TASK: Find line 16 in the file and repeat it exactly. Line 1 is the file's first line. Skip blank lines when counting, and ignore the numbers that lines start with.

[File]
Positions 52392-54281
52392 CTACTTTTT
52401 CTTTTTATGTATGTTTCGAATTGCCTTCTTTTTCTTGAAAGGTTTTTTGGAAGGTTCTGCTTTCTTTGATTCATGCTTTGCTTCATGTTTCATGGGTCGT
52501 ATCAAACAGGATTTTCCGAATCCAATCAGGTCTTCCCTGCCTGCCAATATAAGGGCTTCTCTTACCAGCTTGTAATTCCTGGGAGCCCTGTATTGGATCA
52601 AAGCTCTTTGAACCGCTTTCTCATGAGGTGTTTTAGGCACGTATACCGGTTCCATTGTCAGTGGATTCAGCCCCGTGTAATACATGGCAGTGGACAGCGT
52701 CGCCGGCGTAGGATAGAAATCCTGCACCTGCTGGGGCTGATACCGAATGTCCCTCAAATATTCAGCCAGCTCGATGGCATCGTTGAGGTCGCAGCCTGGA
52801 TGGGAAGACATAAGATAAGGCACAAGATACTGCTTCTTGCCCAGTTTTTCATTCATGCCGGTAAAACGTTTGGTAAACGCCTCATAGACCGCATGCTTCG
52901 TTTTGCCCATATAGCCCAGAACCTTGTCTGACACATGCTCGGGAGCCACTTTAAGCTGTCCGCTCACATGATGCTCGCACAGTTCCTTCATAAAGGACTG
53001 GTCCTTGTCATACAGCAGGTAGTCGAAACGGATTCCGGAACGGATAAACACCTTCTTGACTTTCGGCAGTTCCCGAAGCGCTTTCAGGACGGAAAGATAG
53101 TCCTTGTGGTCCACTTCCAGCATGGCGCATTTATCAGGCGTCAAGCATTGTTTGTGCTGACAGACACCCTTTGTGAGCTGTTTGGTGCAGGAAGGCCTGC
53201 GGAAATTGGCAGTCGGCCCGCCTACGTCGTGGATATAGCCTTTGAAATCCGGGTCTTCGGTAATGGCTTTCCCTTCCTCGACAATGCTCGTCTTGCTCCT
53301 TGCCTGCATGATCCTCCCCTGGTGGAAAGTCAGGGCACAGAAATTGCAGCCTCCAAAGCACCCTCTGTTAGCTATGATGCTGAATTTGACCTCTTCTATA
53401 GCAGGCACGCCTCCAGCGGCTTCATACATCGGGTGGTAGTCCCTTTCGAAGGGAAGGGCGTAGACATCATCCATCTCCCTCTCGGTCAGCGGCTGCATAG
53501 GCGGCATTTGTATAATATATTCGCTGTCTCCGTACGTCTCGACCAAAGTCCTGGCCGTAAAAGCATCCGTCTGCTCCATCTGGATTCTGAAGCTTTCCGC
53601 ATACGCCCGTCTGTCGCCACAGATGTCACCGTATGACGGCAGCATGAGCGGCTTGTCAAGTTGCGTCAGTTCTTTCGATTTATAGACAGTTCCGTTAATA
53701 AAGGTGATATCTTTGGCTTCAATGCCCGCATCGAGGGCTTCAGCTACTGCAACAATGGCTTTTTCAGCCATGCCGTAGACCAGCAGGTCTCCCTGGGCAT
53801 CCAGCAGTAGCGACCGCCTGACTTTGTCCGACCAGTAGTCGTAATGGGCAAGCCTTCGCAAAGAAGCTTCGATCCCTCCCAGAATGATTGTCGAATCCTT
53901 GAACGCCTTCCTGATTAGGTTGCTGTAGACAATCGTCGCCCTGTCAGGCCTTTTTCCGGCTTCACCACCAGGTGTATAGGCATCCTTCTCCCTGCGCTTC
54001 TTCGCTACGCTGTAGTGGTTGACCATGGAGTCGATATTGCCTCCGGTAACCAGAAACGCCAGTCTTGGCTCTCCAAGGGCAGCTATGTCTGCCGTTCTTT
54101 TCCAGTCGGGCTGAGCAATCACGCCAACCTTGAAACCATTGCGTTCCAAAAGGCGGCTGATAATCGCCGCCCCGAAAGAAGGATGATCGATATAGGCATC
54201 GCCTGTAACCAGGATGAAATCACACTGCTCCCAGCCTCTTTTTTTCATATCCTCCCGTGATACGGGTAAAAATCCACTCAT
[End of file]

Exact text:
53701 AAGGTGATATCTTTGGCTTCAATGCCCGCATCGAGGGCTTCAGCTACTGCAACAATGGCTTTTTCAGCCATGCCGTAGACCAGCAGGTCTCCCTGGGCAT